We moved around my first 8 years. Making ends meet, keeping cars pieced together, and finding places we’d be welcome. An apartment for a bit, with Grandma and Grandpa for awhile, with one of your friends during my Kindergarten year, then into a nicer public housing complex.
Cashiering wasn’t your passion and neither was putting together vacuum cleaner parts in the factory. But you did what you had to do to keep me clothed and fed.
You’d read books with one of your co-workers so your brain wouldn’t atrophy from the monotony of the assembly line and have a make-shift book club over motors and threading.
You were desperate for us not to get stuck where we were, the statistics looming over us, trapping us, closing in on us, pulling us under. You fought them with a vocabulary word a day. You sacrificed so I could dance, sing, swim. Anything that might give me opportunity to break free.
An algebra tutor, science camp, Spanish camp, a trip to Washington DC to meet our Senator, delivering “Meals on Wheels” to see, no matter how bad off we were, we still had so much to be thankful for.
I got tears in my eyes watching Kevin Durant hug his mom after winning the NBA championship, knowing a little of what they felt toward each other. The almost tangible bond of survival connecting a struggling single parent and her child.
It was us against the looks of disapproval or pity. (I don’t know which I hated more.) It was us seeing the worst in each other but defending each other still. It was us against the bills. It was us against all the complicated, wound-tight and ready-to-explode relationships. It was us hoping we were safe at night. It was us against the questions people had about our family and why it way the way it was. I’d sometimes lie my way out of those or act like I didn’t understand the question. How can an 8-year-old tell someone your dad chose drugs over you, you don’t know him, and your last name isn’t even his, so no, he’s not one of the Neuharts from Caldwell.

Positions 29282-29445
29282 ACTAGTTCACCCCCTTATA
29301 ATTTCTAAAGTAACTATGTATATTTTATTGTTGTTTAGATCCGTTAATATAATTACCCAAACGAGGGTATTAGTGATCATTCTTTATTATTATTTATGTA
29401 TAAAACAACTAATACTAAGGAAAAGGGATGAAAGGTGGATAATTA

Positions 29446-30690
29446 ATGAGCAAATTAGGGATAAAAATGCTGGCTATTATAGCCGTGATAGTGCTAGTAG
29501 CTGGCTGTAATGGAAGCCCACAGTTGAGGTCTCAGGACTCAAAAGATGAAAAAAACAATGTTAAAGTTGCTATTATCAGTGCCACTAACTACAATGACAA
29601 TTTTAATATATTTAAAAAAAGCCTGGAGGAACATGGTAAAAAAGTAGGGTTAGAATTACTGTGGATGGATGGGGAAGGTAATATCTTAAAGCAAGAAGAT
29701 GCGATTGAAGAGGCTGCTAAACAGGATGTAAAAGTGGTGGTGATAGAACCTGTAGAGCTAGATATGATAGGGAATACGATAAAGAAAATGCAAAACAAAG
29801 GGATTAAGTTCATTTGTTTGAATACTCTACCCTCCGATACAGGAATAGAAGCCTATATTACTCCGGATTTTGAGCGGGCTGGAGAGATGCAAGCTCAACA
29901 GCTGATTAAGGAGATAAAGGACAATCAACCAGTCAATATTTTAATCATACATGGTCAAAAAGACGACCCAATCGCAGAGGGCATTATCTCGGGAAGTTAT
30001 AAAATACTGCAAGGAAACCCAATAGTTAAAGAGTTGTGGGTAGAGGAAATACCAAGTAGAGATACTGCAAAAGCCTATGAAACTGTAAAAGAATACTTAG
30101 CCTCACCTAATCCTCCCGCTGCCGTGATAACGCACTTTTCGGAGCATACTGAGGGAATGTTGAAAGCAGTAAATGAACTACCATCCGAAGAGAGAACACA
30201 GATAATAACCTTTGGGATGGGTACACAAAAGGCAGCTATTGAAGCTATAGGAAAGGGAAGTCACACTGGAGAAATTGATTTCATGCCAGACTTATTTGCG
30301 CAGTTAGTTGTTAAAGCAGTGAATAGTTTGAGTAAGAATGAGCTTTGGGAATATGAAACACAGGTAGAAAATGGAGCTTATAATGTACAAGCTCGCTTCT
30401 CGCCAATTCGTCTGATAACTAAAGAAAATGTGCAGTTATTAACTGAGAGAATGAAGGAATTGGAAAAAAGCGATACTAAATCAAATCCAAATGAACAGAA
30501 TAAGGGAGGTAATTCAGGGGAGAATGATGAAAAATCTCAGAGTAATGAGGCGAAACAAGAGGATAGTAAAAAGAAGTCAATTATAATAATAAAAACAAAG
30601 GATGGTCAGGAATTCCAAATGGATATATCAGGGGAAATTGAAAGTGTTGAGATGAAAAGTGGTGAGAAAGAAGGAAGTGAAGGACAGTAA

Always, there you were. Trying. Demanding. Working. Paying. Loving. Studying. Stumbling. Proving. Fighting. And fighting. And fighting.
And, in time, breaking. Breaking before God and me. Admitting you couldn’t do it anymore. Calling on Jesus to save you. All our efforts left us in a heartbroken mess. I understood and wasn’t angry. But you just kept saying you wanted me to be OK and you’d do whatever you could to make sure I would be. You have no idea how often I go back to that tenderness. To that humility. To that love.
By God’s grace, I am OK. But the irony is, I’m not OK, too. And I’ve become fine with that. Because our God is more than OK. And he takes the brokenness that’s always with me, and the brokenness that catches me by surprise, and he says just what I need to hear through his Word. He loves me in just the way I need to be loved in Jesus. He binds up my wounds with redeeming care while whispering the promise that he will make all things right one day. I am astonished by his heart, and he knows how often I go back to that tenderness. To that humility. To that love. Leaning into his words, listening hard, thankful for faith to believe I will be OK.
This post poured from my heart after family movie night on Friday watching “Queen of Katwe” and seeing Phiona’s love for her struggling single mom and her mom’s sacrifice for her.
How does your brokenness from your past catch you by surprise?
How do you see God meeting you there?
What are some precious promises from his Word you are listening hard to?